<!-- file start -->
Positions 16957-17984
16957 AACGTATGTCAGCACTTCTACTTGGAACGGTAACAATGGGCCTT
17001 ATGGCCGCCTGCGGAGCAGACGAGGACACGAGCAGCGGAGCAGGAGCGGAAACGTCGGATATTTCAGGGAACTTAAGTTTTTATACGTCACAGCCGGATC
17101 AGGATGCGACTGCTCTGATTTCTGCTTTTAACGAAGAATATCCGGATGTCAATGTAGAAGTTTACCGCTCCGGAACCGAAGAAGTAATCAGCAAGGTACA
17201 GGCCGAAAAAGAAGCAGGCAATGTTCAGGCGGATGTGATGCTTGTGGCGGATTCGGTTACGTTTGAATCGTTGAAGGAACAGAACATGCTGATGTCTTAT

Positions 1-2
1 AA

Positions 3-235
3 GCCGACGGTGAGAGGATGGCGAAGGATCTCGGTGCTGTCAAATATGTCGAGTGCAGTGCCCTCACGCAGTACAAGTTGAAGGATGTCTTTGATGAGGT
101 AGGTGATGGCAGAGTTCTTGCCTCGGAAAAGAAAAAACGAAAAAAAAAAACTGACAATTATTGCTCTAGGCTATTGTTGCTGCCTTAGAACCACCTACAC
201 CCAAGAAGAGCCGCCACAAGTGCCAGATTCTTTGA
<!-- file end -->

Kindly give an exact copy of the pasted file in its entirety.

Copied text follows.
Positions 16957-17984
16957 AACGTATGTCAGCACTTCTACTTGGAACGGTAACAATGGGCCTT
17001 ATGGCCGCCTGCGGAGCAGACGAGGACACGAGCAGCGGAGCAGGAGCGGAAACGTCGGATATTTCAGGGAACTTAAGTTTTTATACGTCACAGCCGGATC
17101 AGGATGCGACTGCTCTGATTTCTGCTTTTAACGAAGAATATCCGGATGTCAATGTAGAAGTTTACCGCTCCGGAACCGAAGAAGTAATCAGCAAGGTACA
17201 GGCCGAAAAAGAAGCAGGCAATGTTCAGGCGGATGTGATGCTTGTGGCGGATTCGGTTACGTTTGAATCGTTGAAGGAACAGAACATGCTGATGTCTTAT

Positions 1-2
1 AA

Positions 3-235
3 GCCGACGGTGAGAGGATGGCGAAGGATCTCGGTGCTGTCAAATATGTCGAGTGCAGTGCCCTCACGCAGTACAAGTTGAAGGATGTCTTTGATGAGGT
101 AGGTGATGGCAGAGTTCTTGCCTCGGAAAAGAAAAAACGAAAAAAAAAAACTGACAATTATTGCTCTAGGCTATTGTTGCTGCCTTAGAACCACCTACAC
201 CCAAGAAGAGCCGCCACAAGTGCCAGATTCTTTGA